Today's New York Times has an article on roadside memorials and the growing effort to regulate them.
These memorials, known as descansos in Spanish-speaking communities, are often much more than just a sign, a cross and flowers. They also provide a place for remembering the deceased through the display of religious jewelry and other meaningful icons.
For example, wrapped around the cross above is a St. Christopher's medal. St. Christopher was a saint who somewhere in the third supposedly carried an infant across a river, only then to discover that it was the baby Jesus (like the ever-popular Footprints in the Sand, except in reverse).
Thus St. Christopher (in Latin, Christ-bearer) became the patron saint of travellers, leading millions of people to where his medallion to secure a safe journey. Unfortunately, the Vatican decided a few years ago that St. Christopher probably never existed, and so in 1969 he was delisted from the roll of saints. Which probably explains the medal's rather dubious rate of success.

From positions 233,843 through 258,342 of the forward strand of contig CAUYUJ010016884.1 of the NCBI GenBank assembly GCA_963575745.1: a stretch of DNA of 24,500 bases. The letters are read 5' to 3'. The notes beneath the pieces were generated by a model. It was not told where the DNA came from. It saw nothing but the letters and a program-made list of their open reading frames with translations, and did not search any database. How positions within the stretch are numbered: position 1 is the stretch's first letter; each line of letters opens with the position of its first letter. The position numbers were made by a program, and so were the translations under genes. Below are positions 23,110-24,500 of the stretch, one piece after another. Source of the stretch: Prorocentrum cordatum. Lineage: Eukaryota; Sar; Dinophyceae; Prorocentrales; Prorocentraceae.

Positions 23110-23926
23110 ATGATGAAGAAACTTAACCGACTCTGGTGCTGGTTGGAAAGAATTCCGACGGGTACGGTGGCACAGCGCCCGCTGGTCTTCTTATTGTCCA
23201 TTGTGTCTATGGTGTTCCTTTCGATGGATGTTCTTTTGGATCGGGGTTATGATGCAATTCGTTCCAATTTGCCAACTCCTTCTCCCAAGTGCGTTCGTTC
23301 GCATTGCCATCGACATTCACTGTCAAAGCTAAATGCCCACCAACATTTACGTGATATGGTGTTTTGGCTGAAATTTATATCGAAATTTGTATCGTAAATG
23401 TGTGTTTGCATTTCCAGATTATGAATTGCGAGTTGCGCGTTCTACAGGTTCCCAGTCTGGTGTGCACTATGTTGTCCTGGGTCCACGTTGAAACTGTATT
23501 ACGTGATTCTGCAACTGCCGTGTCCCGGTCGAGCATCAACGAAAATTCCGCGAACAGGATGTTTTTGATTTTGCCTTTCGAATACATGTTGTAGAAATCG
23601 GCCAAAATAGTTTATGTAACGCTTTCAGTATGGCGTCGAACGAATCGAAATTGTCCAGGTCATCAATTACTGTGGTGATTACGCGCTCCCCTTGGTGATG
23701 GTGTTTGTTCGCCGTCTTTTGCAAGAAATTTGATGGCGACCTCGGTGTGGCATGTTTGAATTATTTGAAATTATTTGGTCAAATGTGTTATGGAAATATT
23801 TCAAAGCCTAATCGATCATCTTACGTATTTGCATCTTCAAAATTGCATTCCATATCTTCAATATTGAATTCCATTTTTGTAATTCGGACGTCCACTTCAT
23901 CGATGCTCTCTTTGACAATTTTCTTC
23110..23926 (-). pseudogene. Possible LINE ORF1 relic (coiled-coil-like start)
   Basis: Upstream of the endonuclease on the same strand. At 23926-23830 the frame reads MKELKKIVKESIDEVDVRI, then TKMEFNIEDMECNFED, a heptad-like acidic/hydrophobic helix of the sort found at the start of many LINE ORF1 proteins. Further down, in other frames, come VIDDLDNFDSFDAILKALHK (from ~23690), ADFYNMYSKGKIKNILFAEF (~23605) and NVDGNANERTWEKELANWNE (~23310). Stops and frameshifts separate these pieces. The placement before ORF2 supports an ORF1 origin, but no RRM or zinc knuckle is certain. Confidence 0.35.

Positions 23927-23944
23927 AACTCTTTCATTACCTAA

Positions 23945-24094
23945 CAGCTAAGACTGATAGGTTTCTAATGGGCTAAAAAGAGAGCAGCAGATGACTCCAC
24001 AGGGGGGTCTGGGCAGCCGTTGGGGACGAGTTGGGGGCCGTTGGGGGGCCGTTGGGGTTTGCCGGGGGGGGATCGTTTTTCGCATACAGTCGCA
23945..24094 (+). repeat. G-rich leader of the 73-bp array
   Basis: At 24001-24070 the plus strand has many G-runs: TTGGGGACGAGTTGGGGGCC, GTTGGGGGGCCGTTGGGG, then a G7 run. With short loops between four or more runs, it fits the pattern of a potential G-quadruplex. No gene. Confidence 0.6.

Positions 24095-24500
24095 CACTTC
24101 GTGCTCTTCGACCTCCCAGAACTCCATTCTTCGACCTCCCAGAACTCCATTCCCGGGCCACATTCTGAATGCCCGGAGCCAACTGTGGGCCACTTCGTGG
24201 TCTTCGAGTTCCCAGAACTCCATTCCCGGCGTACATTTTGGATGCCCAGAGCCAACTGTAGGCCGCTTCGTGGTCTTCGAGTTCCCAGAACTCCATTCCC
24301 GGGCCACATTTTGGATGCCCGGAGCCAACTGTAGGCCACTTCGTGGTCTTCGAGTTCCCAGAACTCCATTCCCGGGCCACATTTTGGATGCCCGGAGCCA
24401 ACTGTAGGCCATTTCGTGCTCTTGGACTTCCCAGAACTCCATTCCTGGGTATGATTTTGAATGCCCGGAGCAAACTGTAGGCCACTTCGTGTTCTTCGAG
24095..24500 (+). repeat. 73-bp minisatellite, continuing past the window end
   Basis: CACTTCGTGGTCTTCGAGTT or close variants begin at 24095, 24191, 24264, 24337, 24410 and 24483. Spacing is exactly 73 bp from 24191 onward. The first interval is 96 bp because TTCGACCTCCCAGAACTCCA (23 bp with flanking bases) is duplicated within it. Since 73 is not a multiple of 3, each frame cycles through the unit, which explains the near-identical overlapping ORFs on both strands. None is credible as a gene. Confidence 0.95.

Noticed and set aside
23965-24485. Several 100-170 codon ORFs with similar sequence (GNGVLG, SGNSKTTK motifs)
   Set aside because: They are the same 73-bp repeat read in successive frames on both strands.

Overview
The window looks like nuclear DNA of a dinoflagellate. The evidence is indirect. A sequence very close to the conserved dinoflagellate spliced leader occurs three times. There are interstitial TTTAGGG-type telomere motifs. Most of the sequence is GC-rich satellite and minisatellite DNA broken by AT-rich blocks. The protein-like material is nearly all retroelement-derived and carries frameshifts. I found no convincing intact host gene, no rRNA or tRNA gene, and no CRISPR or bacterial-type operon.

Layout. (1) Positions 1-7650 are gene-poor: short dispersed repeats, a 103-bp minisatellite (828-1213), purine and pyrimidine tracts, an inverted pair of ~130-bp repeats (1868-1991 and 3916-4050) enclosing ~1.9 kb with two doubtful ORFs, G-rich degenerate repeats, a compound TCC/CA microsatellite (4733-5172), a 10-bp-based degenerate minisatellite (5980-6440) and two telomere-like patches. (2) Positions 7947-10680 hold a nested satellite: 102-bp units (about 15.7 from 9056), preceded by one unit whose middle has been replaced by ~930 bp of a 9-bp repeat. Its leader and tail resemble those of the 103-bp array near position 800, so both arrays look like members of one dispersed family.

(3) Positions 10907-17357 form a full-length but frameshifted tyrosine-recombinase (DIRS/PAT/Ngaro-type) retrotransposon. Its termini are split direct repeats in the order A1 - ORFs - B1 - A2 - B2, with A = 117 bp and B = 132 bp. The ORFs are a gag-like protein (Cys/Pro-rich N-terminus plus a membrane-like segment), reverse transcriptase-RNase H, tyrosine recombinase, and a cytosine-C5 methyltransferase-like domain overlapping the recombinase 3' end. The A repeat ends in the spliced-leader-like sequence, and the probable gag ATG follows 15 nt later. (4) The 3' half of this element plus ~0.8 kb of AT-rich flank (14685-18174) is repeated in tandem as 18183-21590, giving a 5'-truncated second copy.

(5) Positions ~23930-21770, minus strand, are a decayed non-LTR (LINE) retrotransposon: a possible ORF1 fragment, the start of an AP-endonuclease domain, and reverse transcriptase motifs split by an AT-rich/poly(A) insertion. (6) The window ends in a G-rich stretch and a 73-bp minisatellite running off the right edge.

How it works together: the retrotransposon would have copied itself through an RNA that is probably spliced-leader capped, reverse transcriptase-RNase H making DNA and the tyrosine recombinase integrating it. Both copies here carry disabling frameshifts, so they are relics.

Here, the memorial features a rosary, buddha and Tweety. In the remix culture that is American religion, "God is a DJ" indeed.